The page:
Beach-driving, parking limits should enhance safety
Sunday, May 27, 2018
If a situation is unsafe, it’s best to make it unsafe, even if there are unanswered questions about the methods.
By instituting new driving restrictions and a new beach-parking permit system — one taking effect on Monday, the other in effect as of Friday — Currituck County officials are doing just that: trying to make an unsafe situation safer.
The Currituck Sheriff’s Office and others have warned for years about the increasing volume of vehicle traffic on the county’s northern beaches during the summer tourist season, noting the mixture of vacationers enjoying a day on the beach with a parade of 4-wheel trucks and SUVs is risking tragedy. It was only a question of time, they warned, before someone — likely a child darting out toward the ocean or back from it — was going to get hit by a vehicle cruising the beach.
Fortunately that hasn’t happened. But just because it hasn’t is no reason not to do something now to try and prevent a tragedy from happening.
The potential for a vehicle hitting a beach-goer is the basis for the new commonsense restriction Currituck commissioners adopted last December on where motorists can drive on a particularly busy stretch of beach.
Starting Monday, motorists are prohibited from driving along the shoreline, commonly known as the “foreshore, in the 2½-mile area between Milepost 14½ and Albatross Lane at Milepost 17. The restriction will be enforced between 9 a.m. and 5 p.m. from Memorial Day to Labor Day.
Motorists can still park in the middle of the beach between the dunes and the shoreline, and they can still drive on the foreshore north of Milepost 17. They just can’t drive on the foreshore in the restricted area.
Similarly, they can’t park in the restricted area without a parking permit. Under another restriction commissioners adopted this spring, anyone who wants to drive on the county’s northern beaches may do so. But if they want to park, they’ll have to have a permit. And if they don’t live in Currituck or own property in the county, that permit will come with a cost.
Currently only two permits are being offered: a 10-day one for $50 and a seasonal one for $150. County residents and property owners aren’t exempt from the permit requirement but they are exempt from the fees. They’ll receive a free parking permit for each vehicle they own.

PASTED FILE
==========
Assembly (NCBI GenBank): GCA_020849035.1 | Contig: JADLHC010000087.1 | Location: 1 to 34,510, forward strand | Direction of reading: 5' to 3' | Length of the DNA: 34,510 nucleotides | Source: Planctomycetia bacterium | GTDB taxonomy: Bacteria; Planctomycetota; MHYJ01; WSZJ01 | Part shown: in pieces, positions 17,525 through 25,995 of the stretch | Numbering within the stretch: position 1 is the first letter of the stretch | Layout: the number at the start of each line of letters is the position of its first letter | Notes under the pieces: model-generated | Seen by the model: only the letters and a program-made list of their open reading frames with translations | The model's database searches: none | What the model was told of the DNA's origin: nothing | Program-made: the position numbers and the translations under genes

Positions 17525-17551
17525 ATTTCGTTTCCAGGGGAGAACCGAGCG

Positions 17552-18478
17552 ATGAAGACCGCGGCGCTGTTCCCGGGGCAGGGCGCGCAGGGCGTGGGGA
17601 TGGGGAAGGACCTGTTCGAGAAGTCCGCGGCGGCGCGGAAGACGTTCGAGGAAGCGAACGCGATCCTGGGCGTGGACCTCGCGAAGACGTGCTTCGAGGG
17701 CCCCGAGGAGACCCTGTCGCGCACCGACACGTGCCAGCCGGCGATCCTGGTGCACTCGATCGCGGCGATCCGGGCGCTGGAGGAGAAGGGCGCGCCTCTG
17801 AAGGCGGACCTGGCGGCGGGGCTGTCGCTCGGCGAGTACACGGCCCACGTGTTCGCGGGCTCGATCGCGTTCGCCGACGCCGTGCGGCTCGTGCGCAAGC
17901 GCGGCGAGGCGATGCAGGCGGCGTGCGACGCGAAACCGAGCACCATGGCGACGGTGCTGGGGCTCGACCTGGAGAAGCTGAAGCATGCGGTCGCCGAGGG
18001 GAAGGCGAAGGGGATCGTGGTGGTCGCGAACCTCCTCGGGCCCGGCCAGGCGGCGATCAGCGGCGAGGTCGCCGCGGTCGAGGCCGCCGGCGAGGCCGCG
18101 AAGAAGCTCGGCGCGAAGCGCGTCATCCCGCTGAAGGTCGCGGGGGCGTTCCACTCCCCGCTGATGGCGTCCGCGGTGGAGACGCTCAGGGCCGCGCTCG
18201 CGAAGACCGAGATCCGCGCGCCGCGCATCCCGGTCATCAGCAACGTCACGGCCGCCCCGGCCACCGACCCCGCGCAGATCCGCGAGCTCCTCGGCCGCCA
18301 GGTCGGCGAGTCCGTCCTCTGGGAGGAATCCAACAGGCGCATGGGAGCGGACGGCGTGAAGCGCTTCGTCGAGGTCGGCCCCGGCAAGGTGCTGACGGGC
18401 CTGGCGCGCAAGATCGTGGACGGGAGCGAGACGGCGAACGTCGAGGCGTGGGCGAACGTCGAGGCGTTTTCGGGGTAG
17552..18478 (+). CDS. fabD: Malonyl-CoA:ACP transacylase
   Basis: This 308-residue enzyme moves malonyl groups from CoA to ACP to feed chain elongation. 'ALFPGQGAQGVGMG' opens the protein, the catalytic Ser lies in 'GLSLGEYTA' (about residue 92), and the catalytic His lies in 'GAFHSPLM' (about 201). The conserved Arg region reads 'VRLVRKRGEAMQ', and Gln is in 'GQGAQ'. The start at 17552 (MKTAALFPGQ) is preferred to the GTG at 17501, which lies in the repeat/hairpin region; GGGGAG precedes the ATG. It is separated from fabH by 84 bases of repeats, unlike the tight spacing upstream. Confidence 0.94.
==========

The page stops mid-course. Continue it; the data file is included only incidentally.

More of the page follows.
The ordinance also allows for two additional permits to be issued to Currituck residents who live full time at the beach and to absentee property owners who have rental cottages there. These permits will allow renters and guests of residents to park on the beach.
Like the foreshore-driving ban, the parking restriction is specifically targeted at the 2½-mile area between Milepost 14½ and Milepost 17 where most beach-goers are likelier to congregate. It’s also only in effect during the vacation season: between the Friday before Memorial Day and Labor Day.
There are criticisms of both restrictions.
Opponents of the foreshore-driving ban note it’s likely more vehicles will get stuck if motorists are forced to drive in the looser sand near the dunes.
County officials have noted a third ordinance change, in effect since last May, requiring motorists to “air down” their vehicles’ tire pressure to 20 pounds per square inch should reduce the number of vehicles getting stuck. The county also is now providing stations near the ramp to the beach where motorists can deflate and reinflate their tires.
Some opponents of the parking permits suggest the fees — $50 and $150 — are too expensive for someone driving in from Elizabeth City or Camden who just wants to spend one day, not 10, on Currituck’s northern beaches. While that seems like a valid concern, it may not be if county officials’ ultimate goal is to reduce traffic volume on the beaches during the summer months.
There are also valid questions about the speed at which Currituck commissioners are implementing the parking permits. County officials have been unable to provide estimates of how many vehicles are currently parking on the beach or how many belong to out-of-county motorists. They also have no estimate for how much revenue the parking permit fees will raise, and have not specified beyond the general “beach repair and needs” how the funds will be spent. Generally, you have the answers to those questions before you implement ordinance changes like these, not afterward.
There are also questions about enforcement, and how much time Currituck sheriff’s officials will have to spend monitoring beach traffic and checking permits for violations.
Finally, there are questions about what effect the new restrictions will have on the popular image of Currituck’s beaches. One assumes these measures will make them more attractive, because beach-goers will feel safer. But you never really know until you’ve put them into effect. We should find out what the public thinks of them soon enough.
That said, we think Currituck commissioners were right to take these safety measures now — not after a vehicle hits a beach-goer. At the same time, we also agree with what Commissioner Paul Beaumont said last year in response to criticism of the foreshore-driving ban: If these measures don’t work out, if they do prove to be too onerous, commissioners can always scrap them and try something else.